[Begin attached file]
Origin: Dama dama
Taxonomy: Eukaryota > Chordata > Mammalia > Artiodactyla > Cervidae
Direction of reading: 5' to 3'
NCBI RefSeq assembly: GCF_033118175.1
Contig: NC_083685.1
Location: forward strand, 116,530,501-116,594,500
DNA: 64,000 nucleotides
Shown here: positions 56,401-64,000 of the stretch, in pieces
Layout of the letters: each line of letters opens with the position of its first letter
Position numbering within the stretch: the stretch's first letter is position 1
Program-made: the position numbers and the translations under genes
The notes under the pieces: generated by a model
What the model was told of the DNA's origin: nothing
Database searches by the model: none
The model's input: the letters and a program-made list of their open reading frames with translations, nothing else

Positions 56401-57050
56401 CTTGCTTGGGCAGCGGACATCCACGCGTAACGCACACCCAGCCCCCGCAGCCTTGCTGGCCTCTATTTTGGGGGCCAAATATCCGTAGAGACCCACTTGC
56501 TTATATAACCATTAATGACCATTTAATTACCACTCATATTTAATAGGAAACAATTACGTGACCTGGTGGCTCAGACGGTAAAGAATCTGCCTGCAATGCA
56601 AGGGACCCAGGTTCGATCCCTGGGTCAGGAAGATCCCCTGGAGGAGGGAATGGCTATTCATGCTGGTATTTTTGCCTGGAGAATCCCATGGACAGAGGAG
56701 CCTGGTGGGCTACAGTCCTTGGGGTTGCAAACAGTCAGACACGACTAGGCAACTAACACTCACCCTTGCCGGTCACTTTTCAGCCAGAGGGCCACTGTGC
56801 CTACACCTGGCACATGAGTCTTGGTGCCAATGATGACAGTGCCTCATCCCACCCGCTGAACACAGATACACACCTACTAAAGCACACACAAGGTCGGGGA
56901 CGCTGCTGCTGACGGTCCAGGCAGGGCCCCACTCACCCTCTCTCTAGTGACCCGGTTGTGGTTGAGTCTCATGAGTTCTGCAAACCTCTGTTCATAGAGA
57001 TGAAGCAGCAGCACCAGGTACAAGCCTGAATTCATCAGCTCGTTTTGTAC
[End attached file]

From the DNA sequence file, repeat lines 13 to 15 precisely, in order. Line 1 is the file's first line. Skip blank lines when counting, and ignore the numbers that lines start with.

What the model was told of the DNA's origin: nothing
Database searches by the model: none
The model's input: the letters and a program-made list of their open reading frames with translations, nothing else